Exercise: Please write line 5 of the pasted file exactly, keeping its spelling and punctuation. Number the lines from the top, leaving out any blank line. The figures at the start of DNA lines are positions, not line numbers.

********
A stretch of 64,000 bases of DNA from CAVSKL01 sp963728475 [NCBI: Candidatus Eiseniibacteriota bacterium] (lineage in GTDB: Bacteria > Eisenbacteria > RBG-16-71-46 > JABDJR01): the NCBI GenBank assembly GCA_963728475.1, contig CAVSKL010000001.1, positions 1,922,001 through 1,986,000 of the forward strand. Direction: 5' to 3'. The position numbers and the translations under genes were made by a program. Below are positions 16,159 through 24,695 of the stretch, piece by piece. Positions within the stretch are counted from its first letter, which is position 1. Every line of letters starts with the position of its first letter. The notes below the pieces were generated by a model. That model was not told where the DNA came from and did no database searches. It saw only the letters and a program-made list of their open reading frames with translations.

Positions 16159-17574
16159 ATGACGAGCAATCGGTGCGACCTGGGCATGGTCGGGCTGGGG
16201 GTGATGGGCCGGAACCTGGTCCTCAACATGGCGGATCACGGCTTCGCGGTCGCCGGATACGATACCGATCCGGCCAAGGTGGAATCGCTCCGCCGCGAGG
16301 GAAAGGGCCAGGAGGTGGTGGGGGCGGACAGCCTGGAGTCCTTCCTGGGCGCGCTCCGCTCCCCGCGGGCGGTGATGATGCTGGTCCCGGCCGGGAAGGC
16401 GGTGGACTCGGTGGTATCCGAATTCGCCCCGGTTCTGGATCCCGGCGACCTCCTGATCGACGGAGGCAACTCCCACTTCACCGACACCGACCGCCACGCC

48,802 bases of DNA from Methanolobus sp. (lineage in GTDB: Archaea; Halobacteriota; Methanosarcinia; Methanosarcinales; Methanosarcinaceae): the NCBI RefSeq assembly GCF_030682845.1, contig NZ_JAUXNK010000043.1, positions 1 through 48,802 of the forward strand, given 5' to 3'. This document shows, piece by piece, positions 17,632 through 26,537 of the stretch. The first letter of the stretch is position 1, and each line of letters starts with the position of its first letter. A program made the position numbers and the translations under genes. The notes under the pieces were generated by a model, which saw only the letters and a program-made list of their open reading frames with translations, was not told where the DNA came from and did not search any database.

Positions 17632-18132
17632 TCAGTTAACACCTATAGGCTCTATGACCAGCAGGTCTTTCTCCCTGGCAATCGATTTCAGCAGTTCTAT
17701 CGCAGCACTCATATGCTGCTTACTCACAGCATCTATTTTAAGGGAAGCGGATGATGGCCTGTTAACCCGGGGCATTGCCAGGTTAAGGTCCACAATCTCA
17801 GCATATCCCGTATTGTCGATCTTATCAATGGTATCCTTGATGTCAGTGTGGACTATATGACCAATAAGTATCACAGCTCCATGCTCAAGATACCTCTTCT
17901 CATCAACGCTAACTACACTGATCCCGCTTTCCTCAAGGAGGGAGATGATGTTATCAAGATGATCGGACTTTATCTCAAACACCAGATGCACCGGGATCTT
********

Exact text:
16301 GAAAGGGCCAGGAGGTGGTGGGGGCGGACAGCCTGGAGTCCTTCCTGGGCGCGCTCCGCTCCCCGCGGGCGGTGATGATGCTGGTCCCGGCCGGGAAGGC